The cushion portion 24 serves to absorb the differences in the outer diameters and other dimensional peculiarities of the optical fibers 13. The cushion portion 24 may be formed of a foamed synthetic cushion material. In this embodiment, the thickness of the cushion portion 24 is set to be from 2 mm to 3 mm, and a cushion tape, having bonding layers (not shown), is used on both sides of the cushion portion 24.
The film layer 23 is preferably made to have high degree of smoothness because it is brought into contact with the optical fibers 13. Further, it preferably has a heat resistance high enough to be durable against a discharge arc. In this embodiment, a Teflon film with a thickness of not more than 300 μm is used as the heat-proof smooth film layer 23.
After a plurality of optical fibers are inserted into the V-shaped grooves, the clamp 20, provided with the cushion portion 24, having an abrasion-resistant smooth film layer 23 on the side of its optical fiber pressing surface, is used to absorb the scattering of outer diameters and other dimensional peculiarities of the optical fibers through the cushion function of the cushion portion. The clamp, thus, applies a constant pressure to the optical fibers through the abrasion-resistant smooth film layer to thereby arrange and hold the optical fibers in the V-shaped grooves uniformly.
As a result, differences in the outer diameters and other dimensional peculiarities of the optical fibers 13 can be absorbed on the basis of the cushion effect of the cushion portion 24 as shown in FIG. 2. The highly smooth film layer 23 provides a necessary constant uniform force to the respective fibers 13. Accordingly, the optical fibers 13 can be arranged and held in the V-shaped grooves, such that the axial displacements of the respective optical fibers can be minimized to reduce the loss of connections when a multicore fiber is to be subjected to a batch fusion connection.
The embodiment described above shows that the concave portion 22 is formed in the optical fiber pressing surface of the clamp body 21. The cushion portion 24, having the abrasion-resistant film layer 23 on its surface, is provided in the concave portion 22. In an alternative embodiment, shown in FIG. 3, the cushion portion 24 having a smooth film layer 23 on its optical fiber contact surface may be provided directly on a clamp. That is, on the side of the optical fiber pressing surface of a clamp body 25.
In another embodiment, as shown in FIG. 4, projection portions 26 which correspond to the V-shaped grooves 11, respectively, may be provided in the concave portion 22 provided in the clamp body 21. This arrangement permits the optical fibers 13 to be arranged in the V-shaped grooves 11 more uniformly.
The amount of axial displacements in a batch fusion connection with the use of an optical fiber clamp of the embodiment shown in FIGS. 1 and 2 and with use of a coated 8-core tape have been measured and the results are shown below.
As a comparative example, a conventional optical fiber clamp as shown in FIGS. 5(A) and 5(B) and subjected to the same measurement as described above.
The results are shown in the following "Table 1". In addition, after the operations of pushing and pulling optical fibers are repeated 3,000 times by use of the optical fiber clamp according to this embodiment, the difference in the quantities of axial displacements was examined, but there was no difference observed.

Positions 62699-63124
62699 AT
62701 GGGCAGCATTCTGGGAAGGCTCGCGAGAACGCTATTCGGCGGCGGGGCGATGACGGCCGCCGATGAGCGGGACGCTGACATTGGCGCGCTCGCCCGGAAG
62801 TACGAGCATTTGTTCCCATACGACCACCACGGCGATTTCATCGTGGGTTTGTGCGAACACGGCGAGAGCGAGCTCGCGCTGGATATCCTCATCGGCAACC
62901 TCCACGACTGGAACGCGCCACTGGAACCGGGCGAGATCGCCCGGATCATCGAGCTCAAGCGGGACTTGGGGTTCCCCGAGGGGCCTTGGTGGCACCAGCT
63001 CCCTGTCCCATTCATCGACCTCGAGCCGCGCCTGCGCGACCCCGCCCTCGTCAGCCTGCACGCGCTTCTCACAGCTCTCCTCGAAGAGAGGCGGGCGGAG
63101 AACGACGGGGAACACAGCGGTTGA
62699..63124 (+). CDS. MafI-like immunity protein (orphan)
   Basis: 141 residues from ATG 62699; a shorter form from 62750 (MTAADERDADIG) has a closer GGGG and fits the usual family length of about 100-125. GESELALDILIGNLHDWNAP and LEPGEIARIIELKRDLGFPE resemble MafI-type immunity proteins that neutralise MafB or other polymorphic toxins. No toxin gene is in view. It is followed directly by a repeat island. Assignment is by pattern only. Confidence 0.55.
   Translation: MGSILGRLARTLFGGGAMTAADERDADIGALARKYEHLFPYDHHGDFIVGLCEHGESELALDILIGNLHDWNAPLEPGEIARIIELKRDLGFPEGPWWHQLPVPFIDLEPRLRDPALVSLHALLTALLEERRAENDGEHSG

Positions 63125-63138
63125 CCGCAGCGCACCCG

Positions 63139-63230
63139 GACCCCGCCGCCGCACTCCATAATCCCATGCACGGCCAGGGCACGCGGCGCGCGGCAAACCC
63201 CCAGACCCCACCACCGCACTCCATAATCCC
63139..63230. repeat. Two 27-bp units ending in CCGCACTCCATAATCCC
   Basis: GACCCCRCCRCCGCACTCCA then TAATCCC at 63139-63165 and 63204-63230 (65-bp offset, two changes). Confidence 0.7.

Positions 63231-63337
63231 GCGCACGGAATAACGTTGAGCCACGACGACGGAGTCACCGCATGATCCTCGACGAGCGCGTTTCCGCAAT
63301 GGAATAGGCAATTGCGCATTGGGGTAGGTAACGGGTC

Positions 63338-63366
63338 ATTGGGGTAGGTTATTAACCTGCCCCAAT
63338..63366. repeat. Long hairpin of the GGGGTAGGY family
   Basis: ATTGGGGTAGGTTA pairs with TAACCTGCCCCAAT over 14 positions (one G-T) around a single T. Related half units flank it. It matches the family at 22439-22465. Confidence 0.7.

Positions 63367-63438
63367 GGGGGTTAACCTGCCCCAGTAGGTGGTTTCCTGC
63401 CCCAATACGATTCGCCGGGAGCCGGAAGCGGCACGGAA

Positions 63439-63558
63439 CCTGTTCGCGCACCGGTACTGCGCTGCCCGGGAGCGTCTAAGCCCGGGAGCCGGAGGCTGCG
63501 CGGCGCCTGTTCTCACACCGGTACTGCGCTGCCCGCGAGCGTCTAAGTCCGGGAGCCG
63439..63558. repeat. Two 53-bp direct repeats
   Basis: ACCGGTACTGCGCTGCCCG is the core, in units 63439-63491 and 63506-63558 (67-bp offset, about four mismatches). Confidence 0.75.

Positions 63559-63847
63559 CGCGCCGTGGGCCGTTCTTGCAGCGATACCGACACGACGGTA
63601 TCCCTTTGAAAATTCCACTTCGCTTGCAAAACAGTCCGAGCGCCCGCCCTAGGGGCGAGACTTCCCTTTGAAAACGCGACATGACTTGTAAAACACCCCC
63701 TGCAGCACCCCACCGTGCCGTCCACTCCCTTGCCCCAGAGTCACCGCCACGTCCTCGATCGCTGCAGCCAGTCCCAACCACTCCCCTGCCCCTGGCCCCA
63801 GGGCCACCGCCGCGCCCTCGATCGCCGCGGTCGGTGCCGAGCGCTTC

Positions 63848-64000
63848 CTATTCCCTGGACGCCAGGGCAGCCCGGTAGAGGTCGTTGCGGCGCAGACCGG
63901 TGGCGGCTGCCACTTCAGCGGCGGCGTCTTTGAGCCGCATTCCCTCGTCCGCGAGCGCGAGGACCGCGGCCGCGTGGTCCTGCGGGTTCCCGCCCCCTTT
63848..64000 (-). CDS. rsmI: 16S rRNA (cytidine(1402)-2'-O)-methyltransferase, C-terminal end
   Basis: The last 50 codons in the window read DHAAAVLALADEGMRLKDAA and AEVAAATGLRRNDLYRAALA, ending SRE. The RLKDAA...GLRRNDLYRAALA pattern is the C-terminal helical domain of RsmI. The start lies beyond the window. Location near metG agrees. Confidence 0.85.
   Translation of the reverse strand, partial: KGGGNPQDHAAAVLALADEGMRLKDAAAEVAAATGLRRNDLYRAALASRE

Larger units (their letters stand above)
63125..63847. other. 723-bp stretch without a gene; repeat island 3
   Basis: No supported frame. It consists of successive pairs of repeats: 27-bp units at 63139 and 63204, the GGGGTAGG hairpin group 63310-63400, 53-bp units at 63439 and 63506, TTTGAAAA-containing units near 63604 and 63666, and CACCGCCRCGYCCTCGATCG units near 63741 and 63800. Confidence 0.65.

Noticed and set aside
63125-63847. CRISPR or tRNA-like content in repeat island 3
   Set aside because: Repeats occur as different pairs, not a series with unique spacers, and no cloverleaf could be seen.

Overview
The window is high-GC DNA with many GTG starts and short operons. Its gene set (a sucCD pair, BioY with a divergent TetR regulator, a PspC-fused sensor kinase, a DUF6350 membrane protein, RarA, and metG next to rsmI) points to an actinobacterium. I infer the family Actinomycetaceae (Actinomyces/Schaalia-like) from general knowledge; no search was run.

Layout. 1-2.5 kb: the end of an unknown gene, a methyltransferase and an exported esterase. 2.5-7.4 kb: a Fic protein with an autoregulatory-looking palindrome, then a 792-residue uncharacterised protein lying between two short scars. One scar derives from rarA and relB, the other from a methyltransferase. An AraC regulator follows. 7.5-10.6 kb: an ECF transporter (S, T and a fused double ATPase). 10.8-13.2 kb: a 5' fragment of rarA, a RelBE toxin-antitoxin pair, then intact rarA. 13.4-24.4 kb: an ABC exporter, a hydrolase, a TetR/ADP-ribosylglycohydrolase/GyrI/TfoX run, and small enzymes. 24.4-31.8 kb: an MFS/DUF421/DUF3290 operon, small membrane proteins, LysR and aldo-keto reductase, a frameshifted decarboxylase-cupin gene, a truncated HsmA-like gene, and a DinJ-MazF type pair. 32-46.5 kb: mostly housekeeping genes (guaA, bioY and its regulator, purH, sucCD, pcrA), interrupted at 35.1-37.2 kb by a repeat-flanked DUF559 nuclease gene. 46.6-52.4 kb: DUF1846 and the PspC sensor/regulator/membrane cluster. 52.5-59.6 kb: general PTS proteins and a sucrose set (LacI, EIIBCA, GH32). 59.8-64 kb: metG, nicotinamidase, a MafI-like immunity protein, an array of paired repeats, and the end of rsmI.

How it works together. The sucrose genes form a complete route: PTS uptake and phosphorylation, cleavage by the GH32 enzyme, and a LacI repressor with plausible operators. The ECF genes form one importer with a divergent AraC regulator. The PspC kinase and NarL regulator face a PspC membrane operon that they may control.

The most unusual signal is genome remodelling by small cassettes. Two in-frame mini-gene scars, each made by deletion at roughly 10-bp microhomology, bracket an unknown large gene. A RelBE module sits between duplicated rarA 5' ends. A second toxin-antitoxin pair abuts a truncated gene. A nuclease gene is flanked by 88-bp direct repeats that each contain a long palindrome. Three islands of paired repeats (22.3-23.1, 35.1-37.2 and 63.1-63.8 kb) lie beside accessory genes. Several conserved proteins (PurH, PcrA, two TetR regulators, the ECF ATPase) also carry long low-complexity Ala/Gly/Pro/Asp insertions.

TABLE 1______________________________________Amount of axial FIGS. 1 and Comparativedisplacement 2 embodiment example (FIG. 5)______________________________________Max 2 μm 8 μmMin 0 μm 0 μmAve 0.8 3.2M 100 100______________________________________
In the optical fiber clamp according to the present invention, optical fibers are arranged and held in V-shaped grooves by means of a clamp provided with a cushion portion having an abrasion-resistant smooth film layer on its surface. With the clamp of the present invention not only is it possible to minimize the axial displacements of the respective fibers, but it is also possible to perform batch fusion on a multicore fiber with the minimum loss of connection. As a result, the optical fiber clamp according to the present invention can effectively hold optical fibers in a multicore optical fiber batch fusion and connection apparatus.
While the invention has been described in connection with what is presently considered to be the most practical and preferred embodiment, it is to be understood that the invention is not limited to the disclosed embodiment, but, on the contrary, is intended to cover various modifications and equivalent arrangements included within the spirit and scope of the appended claims.
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|U.S. Classification||385/136, 385/137, 385/81|
|International Classification||G02B6/00, G02B6/36, G02B6/38, G02B6/255|
|Cooperative Classification||G02B6/3616, G02B6/3652, G02B6/2555, G02B6/2551, G02B6/3839|
|European Classification||G02B6/255B, G02B6/38D6D4B, G02B6/255P|
|Apr 30, 1993||AS||Assignment|
Owner name: SUMITOMO ELECTRIC INDUSTRIES, LTD., JAPAN
Free format text: ASSIGNMENT OF ASSIGNORS INTEREST;ASSIGNORS:TOKUMARU, YUZO;YANAGI, TORU;REEL/FRAME:006541/0261
Effective date: 19930423
|Dec 8, 1997||FPAY||Fee payment|
Year of fee payment: 4
|Jan 15, 2002||REMI||Maintenance fee reminder mailed|
|Jun 21, 2002||LAPS||Lapse for failure to pay maintenance fees|
|Aug 20, 2002||FP||Expired due to failure to pay maintenance fee|
Effective date: 20020621